By Maïté De Rue
Because they are often very populated places with poor living conditions, prisons present a high risk of contamination in a period of pandemic such as COVID-19. A number of countries have taken measures to decrease pressure on penitentiary institutions by releasing prisoners or decreasing the number of new arrivals. This approach is with no doubt an essential one, especially in light of overcrowding that characterizes many prisons around the world. However, this is not the only measure that States must take to respond to the health crisis, as many people will stay in prison. They have also the duty to organize the protection of health and life of prisoners.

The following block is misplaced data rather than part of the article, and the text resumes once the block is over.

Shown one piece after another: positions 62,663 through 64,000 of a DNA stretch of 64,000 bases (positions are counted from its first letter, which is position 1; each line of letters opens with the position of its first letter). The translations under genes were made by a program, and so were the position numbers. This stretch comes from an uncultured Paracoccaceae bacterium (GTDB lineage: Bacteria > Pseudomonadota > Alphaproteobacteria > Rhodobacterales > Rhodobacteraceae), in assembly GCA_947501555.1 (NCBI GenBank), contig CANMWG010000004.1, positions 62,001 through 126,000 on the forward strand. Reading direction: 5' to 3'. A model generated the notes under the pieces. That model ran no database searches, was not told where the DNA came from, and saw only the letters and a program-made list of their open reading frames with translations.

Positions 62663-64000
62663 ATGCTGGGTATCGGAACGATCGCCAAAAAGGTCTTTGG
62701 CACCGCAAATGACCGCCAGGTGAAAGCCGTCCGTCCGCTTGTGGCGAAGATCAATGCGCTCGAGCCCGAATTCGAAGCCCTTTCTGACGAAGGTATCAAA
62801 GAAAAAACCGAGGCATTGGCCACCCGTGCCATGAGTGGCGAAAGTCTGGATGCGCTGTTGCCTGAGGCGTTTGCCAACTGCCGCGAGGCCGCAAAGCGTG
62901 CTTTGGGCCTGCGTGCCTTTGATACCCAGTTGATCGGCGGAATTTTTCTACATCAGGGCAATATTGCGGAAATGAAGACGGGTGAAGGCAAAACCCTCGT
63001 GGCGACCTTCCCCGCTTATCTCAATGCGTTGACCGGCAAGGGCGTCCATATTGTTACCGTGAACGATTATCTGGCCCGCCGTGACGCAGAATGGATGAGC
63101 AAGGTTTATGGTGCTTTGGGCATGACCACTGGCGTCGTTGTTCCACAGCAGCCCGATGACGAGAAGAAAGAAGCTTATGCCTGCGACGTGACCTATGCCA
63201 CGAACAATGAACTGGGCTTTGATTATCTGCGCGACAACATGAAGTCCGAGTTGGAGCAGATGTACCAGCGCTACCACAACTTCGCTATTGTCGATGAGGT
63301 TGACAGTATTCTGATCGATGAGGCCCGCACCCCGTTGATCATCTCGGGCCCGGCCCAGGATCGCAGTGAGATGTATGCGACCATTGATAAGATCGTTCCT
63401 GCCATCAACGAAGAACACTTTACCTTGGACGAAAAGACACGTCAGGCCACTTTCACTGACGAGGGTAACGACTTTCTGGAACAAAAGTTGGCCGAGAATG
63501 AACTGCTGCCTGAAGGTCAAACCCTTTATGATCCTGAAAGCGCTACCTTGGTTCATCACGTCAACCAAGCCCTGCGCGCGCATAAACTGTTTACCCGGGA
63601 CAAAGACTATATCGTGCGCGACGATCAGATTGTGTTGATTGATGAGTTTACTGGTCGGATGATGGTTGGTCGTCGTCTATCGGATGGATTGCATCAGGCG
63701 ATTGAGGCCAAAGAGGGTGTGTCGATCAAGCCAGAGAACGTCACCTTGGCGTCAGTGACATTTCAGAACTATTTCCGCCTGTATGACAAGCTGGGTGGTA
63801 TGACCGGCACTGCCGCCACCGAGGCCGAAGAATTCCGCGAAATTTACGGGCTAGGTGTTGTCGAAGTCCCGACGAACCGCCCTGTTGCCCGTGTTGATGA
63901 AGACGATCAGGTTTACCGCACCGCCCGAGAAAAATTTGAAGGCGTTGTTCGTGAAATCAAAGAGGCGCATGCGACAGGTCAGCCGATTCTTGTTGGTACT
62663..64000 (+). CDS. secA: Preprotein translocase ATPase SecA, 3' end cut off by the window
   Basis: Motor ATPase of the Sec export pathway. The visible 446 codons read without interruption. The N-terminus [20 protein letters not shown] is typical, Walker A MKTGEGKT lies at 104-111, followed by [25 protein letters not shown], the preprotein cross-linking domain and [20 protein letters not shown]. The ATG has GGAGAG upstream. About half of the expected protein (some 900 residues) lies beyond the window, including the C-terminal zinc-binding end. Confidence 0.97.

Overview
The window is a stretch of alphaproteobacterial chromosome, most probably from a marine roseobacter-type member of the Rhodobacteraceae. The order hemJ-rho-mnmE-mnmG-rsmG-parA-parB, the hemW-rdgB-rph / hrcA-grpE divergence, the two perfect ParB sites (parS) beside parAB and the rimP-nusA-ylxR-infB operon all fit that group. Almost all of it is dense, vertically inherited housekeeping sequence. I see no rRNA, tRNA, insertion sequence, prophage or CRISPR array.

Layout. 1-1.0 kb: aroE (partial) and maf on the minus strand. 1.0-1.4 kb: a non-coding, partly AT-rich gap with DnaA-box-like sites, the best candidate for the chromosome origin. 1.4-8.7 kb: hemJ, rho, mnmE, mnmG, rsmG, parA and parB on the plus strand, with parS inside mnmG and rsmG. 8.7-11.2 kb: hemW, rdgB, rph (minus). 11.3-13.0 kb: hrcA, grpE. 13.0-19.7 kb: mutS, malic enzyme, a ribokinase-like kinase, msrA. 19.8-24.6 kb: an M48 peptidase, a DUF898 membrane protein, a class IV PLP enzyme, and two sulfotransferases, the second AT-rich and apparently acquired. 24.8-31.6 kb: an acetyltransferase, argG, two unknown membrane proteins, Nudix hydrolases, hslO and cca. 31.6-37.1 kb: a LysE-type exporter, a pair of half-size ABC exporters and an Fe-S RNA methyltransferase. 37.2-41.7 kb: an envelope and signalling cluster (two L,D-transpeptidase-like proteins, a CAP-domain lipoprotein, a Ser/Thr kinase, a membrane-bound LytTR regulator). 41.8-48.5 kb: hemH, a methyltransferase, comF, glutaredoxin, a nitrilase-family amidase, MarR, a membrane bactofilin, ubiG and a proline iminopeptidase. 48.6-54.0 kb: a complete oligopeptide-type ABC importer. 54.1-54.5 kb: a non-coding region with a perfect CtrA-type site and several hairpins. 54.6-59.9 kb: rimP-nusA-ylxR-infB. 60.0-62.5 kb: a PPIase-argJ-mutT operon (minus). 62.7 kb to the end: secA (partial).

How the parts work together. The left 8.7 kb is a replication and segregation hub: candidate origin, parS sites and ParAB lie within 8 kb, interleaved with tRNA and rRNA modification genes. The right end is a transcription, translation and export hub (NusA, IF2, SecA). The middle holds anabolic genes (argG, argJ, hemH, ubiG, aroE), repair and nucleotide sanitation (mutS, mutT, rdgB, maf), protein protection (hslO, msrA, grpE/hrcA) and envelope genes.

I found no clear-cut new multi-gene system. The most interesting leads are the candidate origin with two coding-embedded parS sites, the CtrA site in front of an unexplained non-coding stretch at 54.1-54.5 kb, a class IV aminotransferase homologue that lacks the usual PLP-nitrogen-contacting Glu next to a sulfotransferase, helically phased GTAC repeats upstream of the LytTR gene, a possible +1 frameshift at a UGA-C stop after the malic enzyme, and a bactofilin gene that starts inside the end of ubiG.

What does such obligation concretely entail when facing a pandemic? The norms and standards developed by the Council of Europe, and in particular by the Court and the European Committee for the prevention of torture (CPT), and by the United Nations can help to answer this question and to define the main duties that define State obligations with regards to protecting prisoners against COVID-19. Continue reading